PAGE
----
Australia strikes deal on ‘backpacker tax’
Foreigners in Australia on working holidays face paying a 15 percent levy on every dollar they earn after the government Monday compromised on a controversial “backpacker tax”, dumping plans for a higher rate.
Canberra had initially sought a revenue-raising 32.5 percent tax for seasonal workers from January 1 under a proposal first flagged in the 2015 budget, but the move was met with an outcry from farmers and tourism operators.
They feared it would deter tourists from choosing the country as a destination, with some 600,000 backpackers heading to Australia every year, many finding work picking fruit.
Currently, like other workers, backpackers do not start paying tax until their annual income exceeds Aus$18,200.
Farmers complained bitterly that the levy could affect labour supply at harvest time and the government in September watered down its plans to 19 percent.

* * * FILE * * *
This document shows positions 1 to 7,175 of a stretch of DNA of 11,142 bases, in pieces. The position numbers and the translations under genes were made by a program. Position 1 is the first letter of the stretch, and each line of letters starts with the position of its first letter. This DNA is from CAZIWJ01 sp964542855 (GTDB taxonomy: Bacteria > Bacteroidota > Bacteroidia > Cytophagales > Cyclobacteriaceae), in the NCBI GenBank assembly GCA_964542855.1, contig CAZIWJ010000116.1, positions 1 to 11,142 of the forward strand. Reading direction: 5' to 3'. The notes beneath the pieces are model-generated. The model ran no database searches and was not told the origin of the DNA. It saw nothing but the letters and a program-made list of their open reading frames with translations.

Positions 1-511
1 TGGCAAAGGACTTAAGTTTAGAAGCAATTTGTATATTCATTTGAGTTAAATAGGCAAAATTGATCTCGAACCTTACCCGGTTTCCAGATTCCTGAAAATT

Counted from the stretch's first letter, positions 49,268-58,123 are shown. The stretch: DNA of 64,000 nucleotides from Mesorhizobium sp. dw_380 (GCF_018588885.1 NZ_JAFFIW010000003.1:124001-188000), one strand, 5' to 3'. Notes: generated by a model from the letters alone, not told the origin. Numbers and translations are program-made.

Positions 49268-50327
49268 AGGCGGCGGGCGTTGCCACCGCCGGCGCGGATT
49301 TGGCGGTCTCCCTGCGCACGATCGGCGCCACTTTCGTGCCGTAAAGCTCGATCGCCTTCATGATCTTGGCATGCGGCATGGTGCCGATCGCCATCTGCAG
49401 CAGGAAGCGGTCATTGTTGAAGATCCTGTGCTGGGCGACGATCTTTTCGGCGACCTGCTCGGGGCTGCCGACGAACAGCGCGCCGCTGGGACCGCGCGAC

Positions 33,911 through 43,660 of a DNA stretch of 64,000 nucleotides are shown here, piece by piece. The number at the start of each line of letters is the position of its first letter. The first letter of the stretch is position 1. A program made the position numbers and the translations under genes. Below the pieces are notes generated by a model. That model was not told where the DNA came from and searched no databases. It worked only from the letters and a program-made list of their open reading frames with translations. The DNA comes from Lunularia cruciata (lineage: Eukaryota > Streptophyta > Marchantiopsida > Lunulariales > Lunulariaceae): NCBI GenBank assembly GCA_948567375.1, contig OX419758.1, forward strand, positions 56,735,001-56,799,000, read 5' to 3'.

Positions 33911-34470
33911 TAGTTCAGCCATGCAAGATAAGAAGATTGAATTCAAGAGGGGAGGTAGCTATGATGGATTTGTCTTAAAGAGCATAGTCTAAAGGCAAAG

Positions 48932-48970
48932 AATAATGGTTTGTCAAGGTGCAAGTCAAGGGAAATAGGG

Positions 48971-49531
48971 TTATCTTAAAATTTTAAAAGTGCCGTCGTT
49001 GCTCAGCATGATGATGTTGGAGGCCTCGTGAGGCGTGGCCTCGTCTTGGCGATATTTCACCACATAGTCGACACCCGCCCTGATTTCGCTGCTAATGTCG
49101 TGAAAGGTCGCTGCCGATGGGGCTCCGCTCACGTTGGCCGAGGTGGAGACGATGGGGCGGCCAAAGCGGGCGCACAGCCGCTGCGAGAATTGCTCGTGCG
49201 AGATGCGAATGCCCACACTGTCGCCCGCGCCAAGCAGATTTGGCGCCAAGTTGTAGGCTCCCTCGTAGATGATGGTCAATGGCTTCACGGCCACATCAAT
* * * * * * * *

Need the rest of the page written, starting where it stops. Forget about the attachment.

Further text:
That led to a political stalemate with the Labor opposition, the Greens and independent crossbench senators demanding 10.5 percent, in line with New Zealand.
But Treasurer Scott Morrison said a compromise had now been reached with key crossbenchers who hold the balance of power in the upper house Senate with legislation set to be introduced on Monday.
“Today the government will be working to put in place a bill which will propose 15 percent on the backpackers’ arrangement,” he told reporters, voicing confidence the government now had the numbers to steer it through parliament this week.
Farmers were grateful the issue looked set to be resolved.
“It has been a painful process but we wholeheartedly welcome the announcement that a compromise rate of 15 percent has been reached,” said National Farmers Federation chief executive Tony Mahar.
“We now ask that the Senate expedite passage of the relevant legislation to provide the long needed certainty to the sector and allow businesses to start rebuilding backpacker interest in on-farm jobs.”
Labor’s agriculture spokesman Joel Fitzgibbon argued that 15 percent was still too high.
“All backpackers do is look at the headline rate,” he said. “They look at New Zealand at 10.5 and Australia at 19 or 15 and they decide to go to New Zealand.”